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Finding meaning in the work we do is hard-wired into our DNA. For Gen-X’ers, some of us have this epiphany in the form of a mid-life crisis. Millennials are born with a mid-life crisis, so they’ve got the advantage of meaning and purpose focus right out of the gate, and I think the world is better because of it.

Bottom line, most of us end up on the quest for meaningful work.

Cancer research is meaningful work. Fighting civil rights injustices is meaningful work. Educating children is meaningful work.

But what if you make widgets? Can you find meaning in making widgets when it’s not altruistic at its core? I don’t know. But I do know you can find meaning and purpose in HOW you show up to make those widgets.

While on our quest to find purposeful work, let’s not overlook the meaning that can be found right in front of us in HOW we show up for work.

I want to share two personal, and hopefully inspirational examples that had a profound impact on me.

“Maybe finance just isn’t for you.”


One of the most pivotal moments in my life happened at work, and it changed the trajectory of my career and my life in the most fantastic way.  I began my career as a CPA and was advancing quite nicely. I didn’t love the work, and I seemed to find myself relating better to the sales and marketing teams in ways that were most unnatural for a typical CPA. 

One day, I was talking with Dave, the Controller, about how we needed to be more customer-centric and spend more money on product development. Dave said, “Maybe finance just isn’t for you. Maybe you should be in marketing.”   

And my world changed.

He didn’t disparagingly say this. He was genuinely considering where my passions seemed to be and consequently made a statement that changed my life.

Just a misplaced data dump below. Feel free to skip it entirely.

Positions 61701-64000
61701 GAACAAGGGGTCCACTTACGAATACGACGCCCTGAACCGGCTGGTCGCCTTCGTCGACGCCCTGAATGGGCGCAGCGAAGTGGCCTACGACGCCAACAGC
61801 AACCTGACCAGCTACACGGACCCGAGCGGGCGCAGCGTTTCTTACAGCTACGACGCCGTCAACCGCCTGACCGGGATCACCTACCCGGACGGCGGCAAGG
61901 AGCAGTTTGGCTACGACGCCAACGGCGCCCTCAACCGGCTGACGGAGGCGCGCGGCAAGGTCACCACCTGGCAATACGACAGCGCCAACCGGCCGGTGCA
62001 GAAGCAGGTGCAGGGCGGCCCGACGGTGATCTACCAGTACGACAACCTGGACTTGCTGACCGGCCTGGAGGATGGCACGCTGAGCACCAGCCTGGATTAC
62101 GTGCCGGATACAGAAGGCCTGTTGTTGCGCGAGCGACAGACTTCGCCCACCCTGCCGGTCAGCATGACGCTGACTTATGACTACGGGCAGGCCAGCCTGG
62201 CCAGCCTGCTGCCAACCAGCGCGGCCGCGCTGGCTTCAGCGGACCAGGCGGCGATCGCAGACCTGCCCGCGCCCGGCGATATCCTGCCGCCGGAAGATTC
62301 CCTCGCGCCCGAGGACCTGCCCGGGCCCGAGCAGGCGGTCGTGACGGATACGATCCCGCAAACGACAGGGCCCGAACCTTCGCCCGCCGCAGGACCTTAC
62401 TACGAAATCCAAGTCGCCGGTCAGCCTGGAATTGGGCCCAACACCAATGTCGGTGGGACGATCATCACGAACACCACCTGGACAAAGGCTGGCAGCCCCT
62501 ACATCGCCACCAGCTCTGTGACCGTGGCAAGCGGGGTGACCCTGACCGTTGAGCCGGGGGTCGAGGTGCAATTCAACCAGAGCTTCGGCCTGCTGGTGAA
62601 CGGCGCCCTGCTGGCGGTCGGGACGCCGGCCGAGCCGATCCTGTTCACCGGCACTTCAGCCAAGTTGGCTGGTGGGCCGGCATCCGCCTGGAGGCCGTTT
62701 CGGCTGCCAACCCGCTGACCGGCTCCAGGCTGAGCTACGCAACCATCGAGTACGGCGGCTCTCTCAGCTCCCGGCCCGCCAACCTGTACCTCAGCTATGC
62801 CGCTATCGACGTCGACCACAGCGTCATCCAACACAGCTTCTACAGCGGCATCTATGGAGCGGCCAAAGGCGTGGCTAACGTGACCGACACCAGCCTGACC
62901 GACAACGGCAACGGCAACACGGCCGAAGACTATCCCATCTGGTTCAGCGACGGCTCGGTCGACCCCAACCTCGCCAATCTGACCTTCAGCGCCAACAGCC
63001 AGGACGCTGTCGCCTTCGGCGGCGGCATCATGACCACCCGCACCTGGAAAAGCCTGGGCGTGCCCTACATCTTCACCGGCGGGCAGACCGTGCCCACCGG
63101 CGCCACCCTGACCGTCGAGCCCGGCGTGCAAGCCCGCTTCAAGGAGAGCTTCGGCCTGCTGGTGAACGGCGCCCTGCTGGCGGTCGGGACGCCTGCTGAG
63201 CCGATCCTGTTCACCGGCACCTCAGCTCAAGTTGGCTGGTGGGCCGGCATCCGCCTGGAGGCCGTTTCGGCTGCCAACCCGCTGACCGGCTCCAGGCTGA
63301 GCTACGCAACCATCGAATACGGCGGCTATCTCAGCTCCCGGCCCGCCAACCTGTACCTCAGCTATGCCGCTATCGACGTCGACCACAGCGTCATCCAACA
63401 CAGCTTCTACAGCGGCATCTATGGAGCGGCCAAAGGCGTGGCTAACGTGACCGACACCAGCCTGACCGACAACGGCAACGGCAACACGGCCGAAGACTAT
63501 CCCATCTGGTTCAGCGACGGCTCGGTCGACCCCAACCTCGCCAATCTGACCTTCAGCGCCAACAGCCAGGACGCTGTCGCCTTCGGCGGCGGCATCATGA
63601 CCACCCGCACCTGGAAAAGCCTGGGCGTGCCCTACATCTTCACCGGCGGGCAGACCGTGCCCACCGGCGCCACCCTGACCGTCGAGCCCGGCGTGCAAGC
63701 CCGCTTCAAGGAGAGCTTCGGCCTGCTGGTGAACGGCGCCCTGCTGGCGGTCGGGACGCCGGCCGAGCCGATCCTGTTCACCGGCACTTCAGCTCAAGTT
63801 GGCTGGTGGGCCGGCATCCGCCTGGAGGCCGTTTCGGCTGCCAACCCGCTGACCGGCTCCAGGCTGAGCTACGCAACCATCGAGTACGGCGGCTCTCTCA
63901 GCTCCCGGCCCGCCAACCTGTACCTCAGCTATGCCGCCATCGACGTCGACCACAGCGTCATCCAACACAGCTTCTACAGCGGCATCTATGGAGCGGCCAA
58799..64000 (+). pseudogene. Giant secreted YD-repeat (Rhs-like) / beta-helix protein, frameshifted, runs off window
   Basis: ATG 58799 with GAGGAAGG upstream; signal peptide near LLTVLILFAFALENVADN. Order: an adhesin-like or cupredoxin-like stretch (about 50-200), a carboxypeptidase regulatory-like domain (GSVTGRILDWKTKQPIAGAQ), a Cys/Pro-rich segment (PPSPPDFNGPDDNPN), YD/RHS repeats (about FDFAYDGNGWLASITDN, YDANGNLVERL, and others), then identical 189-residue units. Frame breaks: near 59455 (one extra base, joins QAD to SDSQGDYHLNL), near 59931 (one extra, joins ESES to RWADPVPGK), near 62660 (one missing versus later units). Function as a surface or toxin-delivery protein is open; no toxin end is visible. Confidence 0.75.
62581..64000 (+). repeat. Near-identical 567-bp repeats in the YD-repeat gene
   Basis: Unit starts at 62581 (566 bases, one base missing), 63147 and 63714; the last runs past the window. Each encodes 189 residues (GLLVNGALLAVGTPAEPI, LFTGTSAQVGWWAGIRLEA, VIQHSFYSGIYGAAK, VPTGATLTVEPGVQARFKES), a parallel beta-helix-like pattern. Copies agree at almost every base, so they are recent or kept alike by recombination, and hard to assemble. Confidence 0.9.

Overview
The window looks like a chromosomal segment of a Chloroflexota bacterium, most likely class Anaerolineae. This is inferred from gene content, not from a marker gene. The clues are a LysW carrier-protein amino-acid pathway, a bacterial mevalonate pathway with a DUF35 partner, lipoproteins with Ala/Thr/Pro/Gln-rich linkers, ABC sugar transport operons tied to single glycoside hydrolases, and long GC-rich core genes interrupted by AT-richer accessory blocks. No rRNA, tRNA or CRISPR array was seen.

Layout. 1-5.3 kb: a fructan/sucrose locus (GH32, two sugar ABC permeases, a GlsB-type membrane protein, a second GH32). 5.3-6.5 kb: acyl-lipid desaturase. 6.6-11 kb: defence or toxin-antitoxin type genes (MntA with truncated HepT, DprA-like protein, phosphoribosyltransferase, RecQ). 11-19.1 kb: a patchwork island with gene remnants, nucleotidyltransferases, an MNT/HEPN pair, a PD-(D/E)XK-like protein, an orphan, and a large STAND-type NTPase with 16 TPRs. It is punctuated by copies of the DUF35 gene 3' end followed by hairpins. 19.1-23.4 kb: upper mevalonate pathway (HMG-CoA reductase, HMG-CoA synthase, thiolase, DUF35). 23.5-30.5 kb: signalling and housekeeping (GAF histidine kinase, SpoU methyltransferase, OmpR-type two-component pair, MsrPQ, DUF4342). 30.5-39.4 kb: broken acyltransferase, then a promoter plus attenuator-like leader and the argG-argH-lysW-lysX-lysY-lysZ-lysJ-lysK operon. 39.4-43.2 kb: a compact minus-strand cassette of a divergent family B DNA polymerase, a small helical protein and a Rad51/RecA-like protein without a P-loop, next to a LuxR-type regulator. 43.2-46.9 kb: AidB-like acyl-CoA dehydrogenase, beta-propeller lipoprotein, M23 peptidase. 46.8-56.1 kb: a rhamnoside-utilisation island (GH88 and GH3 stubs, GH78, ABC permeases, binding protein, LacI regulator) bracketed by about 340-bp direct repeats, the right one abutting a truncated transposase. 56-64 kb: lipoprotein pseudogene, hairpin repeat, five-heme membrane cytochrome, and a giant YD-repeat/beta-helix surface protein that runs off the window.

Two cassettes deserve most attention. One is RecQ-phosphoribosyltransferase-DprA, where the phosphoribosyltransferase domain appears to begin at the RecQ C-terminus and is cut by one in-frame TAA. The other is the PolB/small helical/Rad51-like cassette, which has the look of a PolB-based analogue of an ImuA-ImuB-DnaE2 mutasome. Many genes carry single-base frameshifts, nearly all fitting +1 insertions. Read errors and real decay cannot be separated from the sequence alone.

Dave’s words gave me “permission” to consider a career move I’d never thought about before. With Dave’s help, I made a transition to Product Development, and I never looked back. (Thanks, Dave!)

“You make the world a better place.”


This story is very recent, and it’s the inspiration for this post. One Saturday afternoon, I received an unexpected delivery from UPS. One of my clients, Jennifer, sent me a care package with the most thoughtful note about how happy she was with the work I’d done and how much she appreciated working with me.  She concluded the note with, “You make the world a better place.”

W H A T?

I’m not going to lie. I cried a little bit. Ok, maybe more.

Jennifer didn’t have to go out of her way to show her appreciation. She’s a rock-star client, which is enough for me. But she chose to go above and beyond and be incredibly intentional in HOW she worked. 

Her belief in me and encouraging words came precisely when I needed them and gave me the push I needed to start this huge project I’d been considering.  I am so grateful! (Thank you, Jennifer!)

Idea into Action:

  • Ask a question. How do you see yourself having a positive impact on the world?
  • Translate that into your daily life. How might you look for opportunities to have that impact on those around you at work?
  • Set visible reminders. Post a sticky note on your computer to remind you to look for opportunities to have the kind of impact you want to have.
  • Set a daily reminder. Set a recurring appointment first thing in the morning that reminds you to look for ways to live out your purpose while you’re working to pay your bills.

How we show up for work matters. Don’t underestimate the power you possess in how you do your work every day.

Sure it would be awesome to be changing the world for a living; but until then, don’t miss the opportunities to change the world of someone right in front of you. Now THAT is meaningful work.

Please share your thoughts with me on this, and if you’ve found this information helpful, you can help me get the word out by using the links provided and sharing it with a colleague.   Thanks!

Work well,